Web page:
Current condition – Fort De Perel was probably left undamaged in 1914.  In 1944’s it was used as a storage facility by the German army for sea mines. When they were forced to retreat they detonated the remaining mines causing damageThe fort was demolished in 1958 when the port of Antwerp expanded to the left bank of the Scheldt river.

Sources – Own elaboration; Gils, R., Oliviers, T.

Fort Duffel

Fort Duffel
Fort Duffel


Description –
The fort of Duffel is a small fort built in order to secure the railroad between Antwerp and Brussels. It is a hybrid fort equipped with armored cupolas. It is part of the hoofdweerstandstelling and is located in the southern sector of the Antwerp defensive positions.  To west one finds the fort of Walem and the fort of Sint-Katelijne-Waver to the east. It held out for a considerable time during the siege of 1914.

Construction & Armament – The fort had brick walls and concrete vaults. It is considered to be a hybrid fort. Initally its design featured only earth works (1888). Later it was armed with cupolas and concrete protection covering the brick underground hallways (1894). The fort is surrounded by a wet moat and features three cupolas (1x2x150mm and 2x1x57mm).  It was formerly known as the Railway Redoubt (redoute du chemin de fer) later as the small Fort of Duffel (fortin de Duffel).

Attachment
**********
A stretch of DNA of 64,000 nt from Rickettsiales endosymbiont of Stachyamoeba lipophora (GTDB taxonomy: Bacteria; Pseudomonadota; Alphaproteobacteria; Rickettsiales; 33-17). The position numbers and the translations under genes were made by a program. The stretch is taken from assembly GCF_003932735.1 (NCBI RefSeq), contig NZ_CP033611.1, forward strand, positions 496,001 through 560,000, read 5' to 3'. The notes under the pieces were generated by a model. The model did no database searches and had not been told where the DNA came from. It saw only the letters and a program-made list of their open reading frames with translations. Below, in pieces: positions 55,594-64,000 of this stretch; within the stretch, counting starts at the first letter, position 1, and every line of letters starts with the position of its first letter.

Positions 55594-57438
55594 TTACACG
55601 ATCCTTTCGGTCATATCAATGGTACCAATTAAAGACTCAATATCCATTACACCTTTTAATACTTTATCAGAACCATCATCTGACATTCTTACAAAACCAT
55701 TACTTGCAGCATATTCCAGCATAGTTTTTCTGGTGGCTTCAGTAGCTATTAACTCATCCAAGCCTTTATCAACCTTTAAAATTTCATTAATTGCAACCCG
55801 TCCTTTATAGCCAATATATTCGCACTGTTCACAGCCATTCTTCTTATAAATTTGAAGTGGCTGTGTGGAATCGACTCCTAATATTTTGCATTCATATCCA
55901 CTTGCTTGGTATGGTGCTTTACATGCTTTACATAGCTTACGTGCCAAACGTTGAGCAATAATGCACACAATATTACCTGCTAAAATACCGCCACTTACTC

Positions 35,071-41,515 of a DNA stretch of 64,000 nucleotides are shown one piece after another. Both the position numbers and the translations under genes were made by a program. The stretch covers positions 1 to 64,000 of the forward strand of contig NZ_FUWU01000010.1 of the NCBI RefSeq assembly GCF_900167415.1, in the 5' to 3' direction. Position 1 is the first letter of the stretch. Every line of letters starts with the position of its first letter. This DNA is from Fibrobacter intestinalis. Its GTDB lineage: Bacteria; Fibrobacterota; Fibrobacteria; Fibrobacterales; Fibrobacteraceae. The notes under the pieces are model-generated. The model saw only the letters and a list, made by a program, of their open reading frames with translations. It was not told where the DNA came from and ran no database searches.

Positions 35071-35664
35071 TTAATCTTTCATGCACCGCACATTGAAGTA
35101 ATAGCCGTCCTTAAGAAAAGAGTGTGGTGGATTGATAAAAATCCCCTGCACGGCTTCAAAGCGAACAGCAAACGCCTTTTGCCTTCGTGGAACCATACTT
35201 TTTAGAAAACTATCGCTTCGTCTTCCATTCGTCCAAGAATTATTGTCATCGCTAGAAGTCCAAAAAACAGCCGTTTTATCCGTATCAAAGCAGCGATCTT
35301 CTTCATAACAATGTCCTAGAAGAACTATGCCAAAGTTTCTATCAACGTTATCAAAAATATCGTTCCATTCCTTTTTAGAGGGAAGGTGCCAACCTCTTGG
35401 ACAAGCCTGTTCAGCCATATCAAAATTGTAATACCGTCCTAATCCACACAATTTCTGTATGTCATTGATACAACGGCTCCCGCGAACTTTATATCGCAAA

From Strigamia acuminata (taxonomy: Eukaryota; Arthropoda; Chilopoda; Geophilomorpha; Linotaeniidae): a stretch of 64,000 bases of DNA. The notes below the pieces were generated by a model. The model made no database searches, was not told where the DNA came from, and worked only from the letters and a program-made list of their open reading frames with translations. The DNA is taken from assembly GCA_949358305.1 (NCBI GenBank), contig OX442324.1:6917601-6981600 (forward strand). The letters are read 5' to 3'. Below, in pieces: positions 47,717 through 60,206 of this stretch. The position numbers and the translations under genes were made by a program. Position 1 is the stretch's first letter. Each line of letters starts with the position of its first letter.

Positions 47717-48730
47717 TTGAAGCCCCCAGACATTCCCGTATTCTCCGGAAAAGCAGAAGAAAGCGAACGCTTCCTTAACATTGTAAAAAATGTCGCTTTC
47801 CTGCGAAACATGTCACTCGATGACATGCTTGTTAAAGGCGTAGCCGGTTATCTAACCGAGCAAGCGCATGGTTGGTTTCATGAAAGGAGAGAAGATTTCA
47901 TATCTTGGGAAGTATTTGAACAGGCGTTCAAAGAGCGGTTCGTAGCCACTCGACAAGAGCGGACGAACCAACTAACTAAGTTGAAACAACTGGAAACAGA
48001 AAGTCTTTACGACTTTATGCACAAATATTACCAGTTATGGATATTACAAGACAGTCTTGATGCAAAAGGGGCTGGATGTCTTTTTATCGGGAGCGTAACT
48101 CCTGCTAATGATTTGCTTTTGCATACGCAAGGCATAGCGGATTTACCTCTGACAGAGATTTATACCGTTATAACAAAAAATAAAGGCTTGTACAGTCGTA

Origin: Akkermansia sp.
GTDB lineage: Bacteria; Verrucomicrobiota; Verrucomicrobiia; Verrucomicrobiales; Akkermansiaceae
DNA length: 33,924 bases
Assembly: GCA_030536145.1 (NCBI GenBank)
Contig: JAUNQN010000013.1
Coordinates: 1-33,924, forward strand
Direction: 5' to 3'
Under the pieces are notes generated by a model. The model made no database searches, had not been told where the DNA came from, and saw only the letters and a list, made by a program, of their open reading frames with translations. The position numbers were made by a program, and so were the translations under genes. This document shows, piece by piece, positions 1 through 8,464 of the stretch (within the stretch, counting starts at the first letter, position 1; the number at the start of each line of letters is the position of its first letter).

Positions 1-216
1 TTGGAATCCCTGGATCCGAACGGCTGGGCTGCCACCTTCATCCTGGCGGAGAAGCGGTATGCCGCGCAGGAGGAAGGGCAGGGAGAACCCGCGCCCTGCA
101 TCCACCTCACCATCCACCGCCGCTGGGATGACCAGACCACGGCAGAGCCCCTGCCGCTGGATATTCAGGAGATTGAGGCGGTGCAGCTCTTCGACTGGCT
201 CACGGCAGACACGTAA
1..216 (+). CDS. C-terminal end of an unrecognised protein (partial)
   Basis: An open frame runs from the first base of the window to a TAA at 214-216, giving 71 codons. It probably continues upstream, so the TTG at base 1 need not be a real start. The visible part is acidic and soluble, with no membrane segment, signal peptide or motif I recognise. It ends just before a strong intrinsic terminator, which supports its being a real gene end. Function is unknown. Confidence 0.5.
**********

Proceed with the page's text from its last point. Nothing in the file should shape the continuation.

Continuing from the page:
Armament – Fort Duffel

  • 2x 150mm fortress gun
  • 6x 57mm fortress gun

Commander 1914 – Lieutenant Hastray

Current condition – The Fort of Duffel was besieged in 1914. The fort held out for a considerable time while positions at Walem and Sint-Katelijne-Waver were lost. The garrisson destoryed part of the fort when they were forced to evacuate on the 3rd of October. The traditoire battery still shows considerable damage. It was not refitted during the interbellum and did not participate in any operations during WW II.  German forces stripped most of the metal from the fort. The fort was sold to a construction firm when the Belgian state declassified the entire site. For some time it remained in the same condition as during its abandonement. The fort was purchased by the Province of Antwerp and has become a heritage site. Today it can be visited; it offers information to visitors and some exhibitions are held. Several restorations and repairs have been carried out (e.g. the brigde has been rebuilt). These efforts have given back much of its former splendor. It is quite good overall condition.

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Sources – Own elaboration; Gils, R.;